Enamorada (1946) Director Emilio Fernánde zStarring: María Félix, Pedro Amendáriz 93’ (Mexico)
While I was watching this old white and black movie for the first time at the Spanish Cultural Institute at Chelsea (London) on Friday 12 of November, I was thinking about its title: Enamorada. Maybe its title should have been Enamorado, because it speaks about a man in love that, just at the end, sees his feeling reciprocated.
The Cervantes Institute showed Enamorada to celebrate the centenary of the Mexican Revolution that started in 1910 in order to put an end to the Porfirio Díaz’s dictatorship.
The screening room, that accommodates about 70 people, was full and the public was largely composed by Spanish people and members of the Latin American community who live in London.
Directed by Emilio Fernández and screened in the original language, this Mexican movie is a love story between José Juan Reyes, a Revolutionary General (Pedro Amendáriz), and the most and richest lady of Cholula (a small town near Mexico City), Beatriz Peñafiel, interpreted by María Félix.The General José Juan Reyes and his troops take the conservative town and confiscate lands and goods to the richest men of the city. The general falls in love with the daughter of the wealthiest man in the town. He is a very rude man and his love seems to be an unattainable dream because they belong to two different social classes. The General and his troops are peasants and, at the beginning, the aristocratic Beatriz rejects General’s love. At the end her initial contempt will become a deep and authentic feeling and she will follow him in the revolution.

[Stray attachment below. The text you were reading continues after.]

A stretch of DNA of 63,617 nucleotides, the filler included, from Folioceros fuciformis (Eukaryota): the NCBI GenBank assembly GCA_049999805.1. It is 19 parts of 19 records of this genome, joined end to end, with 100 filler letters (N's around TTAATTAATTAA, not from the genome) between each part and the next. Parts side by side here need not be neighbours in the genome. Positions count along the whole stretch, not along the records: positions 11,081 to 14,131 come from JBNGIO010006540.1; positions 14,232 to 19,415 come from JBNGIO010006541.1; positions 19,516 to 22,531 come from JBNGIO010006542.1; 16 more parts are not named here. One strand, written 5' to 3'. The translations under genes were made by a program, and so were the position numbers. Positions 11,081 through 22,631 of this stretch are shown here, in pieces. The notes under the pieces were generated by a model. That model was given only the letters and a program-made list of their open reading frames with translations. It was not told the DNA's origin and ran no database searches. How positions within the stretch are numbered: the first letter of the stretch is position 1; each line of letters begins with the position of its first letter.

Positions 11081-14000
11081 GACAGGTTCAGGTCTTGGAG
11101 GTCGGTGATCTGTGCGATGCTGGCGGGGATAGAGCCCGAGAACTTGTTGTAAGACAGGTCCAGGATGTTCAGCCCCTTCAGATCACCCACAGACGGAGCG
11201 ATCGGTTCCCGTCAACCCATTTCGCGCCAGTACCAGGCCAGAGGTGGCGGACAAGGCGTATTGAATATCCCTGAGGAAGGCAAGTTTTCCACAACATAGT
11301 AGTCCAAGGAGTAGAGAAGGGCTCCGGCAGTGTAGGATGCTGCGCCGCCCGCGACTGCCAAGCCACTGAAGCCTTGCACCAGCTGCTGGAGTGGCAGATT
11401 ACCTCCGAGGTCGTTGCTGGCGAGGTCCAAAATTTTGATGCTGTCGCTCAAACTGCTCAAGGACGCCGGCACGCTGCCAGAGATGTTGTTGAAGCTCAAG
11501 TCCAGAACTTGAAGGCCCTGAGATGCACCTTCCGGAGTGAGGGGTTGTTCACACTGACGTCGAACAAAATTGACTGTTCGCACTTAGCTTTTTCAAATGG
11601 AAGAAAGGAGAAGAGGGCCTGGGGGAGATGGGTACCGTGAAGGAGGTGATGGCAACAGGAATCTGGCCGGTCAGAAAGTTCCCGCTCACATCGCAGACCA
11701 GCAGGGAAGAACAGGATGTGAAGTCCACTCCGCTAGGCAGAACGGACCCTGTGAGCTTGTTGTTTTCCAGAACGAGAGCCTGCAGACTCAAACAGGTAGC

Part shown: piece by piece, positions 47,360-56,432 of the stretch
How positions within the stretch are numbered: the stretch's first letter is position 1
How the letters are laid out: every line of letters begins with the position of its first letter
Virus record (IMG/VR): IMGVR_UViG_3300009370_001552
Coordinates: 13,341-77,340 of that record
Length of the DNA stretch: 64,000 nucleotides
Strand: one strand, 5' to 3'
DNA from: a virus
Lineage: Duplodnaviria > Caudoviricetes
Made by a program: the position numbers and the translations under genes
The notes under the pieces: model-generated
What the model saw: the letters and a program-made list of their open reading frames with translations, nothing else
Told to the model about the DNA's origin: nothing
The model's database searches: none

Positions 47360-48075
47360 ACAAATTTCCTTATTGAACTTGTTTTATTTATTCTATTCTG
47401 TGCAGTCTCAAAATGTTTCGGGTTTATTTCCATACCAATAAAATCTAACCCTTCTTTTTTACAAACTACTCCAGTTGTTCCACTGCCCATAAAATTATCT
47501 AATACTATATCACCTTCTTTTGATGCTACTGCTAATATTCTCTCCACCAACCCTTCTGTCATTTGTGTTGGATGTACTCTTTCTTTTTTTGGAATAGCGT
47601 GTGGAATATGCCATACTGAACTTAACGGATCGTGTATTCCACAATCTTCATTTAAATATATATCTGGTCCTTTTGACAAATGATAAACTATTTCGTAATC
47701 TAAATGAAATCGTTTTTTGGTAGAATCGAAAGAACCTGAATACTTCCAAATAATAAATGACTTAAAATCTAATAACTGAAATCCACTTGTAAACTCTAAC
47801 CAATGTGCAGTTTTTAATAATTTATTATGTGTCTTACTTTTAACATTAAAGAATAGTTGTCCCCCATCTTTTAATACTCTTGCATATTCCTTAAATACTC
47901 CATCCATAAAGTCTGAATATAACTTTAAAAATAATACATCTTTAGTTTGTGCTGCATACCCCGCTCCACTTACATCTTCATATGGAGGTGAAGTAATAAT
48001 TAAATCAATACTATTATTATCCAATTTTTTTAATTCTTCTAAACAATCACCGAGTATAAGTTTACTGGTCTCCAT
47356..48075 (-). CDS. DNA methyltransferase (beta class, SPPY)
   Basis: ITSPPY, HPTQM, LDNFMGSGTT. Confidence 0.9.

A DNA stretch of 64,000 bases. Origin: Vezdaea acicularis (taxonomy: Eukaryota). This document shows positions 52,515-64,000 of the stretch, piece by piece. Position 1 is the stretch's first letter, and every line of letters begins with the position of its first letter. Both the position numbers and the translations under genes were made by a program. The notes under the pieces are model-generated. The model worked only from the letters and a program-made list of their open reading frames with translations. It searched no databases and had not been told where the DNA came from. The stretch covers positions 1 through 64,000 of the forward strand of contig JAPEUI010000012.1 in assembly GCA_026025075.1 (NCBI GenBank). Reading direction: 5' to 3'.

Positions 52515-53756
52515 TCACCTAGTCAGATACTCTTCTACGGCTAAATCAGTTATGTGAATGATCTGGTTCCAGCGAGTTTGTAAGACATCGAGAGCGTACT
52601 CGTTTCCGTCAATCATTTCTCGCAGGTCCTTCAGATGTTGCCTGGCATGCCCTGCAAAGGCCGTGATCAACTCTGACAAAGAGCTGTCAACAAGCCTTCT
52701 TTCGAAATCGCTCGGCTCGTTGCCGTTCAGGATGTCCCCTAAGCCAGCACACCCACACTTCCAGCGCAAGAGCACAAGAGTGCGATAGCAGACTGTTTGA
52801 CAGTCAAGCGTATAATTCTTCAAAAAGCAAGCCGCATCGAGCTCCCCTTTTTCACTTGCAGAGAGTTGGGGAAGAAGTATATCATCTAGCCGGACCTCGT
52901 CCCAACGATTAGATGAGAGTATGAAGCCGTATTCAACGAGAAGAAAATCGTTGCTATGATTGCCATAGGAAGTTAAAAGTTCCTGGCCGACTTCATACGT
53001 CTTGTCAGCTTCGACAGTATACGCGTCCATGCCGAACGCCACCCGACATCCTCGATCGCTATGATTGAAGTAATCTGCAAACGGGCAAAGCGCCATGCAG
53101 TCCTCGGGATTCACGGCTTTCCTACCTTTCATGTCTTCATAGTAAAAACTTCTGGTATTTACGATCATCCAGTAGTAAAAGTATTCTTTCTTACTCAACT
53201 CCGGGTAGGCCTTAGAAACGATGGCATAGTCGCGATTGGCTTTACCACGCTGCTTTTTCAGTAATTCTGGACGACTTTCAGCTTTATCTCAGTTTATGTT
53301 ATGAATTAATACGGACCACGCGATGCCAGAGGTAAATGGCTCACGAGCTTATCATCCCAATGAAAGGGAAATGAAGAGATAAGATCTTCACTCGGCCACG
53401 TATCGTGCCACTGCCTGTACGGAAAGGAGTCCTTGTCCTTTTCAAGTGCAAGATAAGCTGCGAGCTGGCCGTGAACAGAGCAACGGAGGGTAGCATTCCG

This story could be take place in any other place or time in the world because it speaks about love and how this feeling can change the human beings and their behaviours.
Religion has always been an important element of the Mexican culture and plays also a fundamental role in this movie. The priest, Fernando Fernández (Rafael Sierra) protects Beatriz against the rude initial General’s approaches and finally understands his true love. When he asks forgiveness and makes his last declaration of love to Beatriz, they are in the church, knelt in the presence of God, and Beatriz, with a white veil on her head, looks like the Virgin Mary.
Fernández shows that love can go beyond the social differences and could be the thing that changes the human beings’ point of view.
Enamorada is an old black and white movie but its issues are still actual and authentic.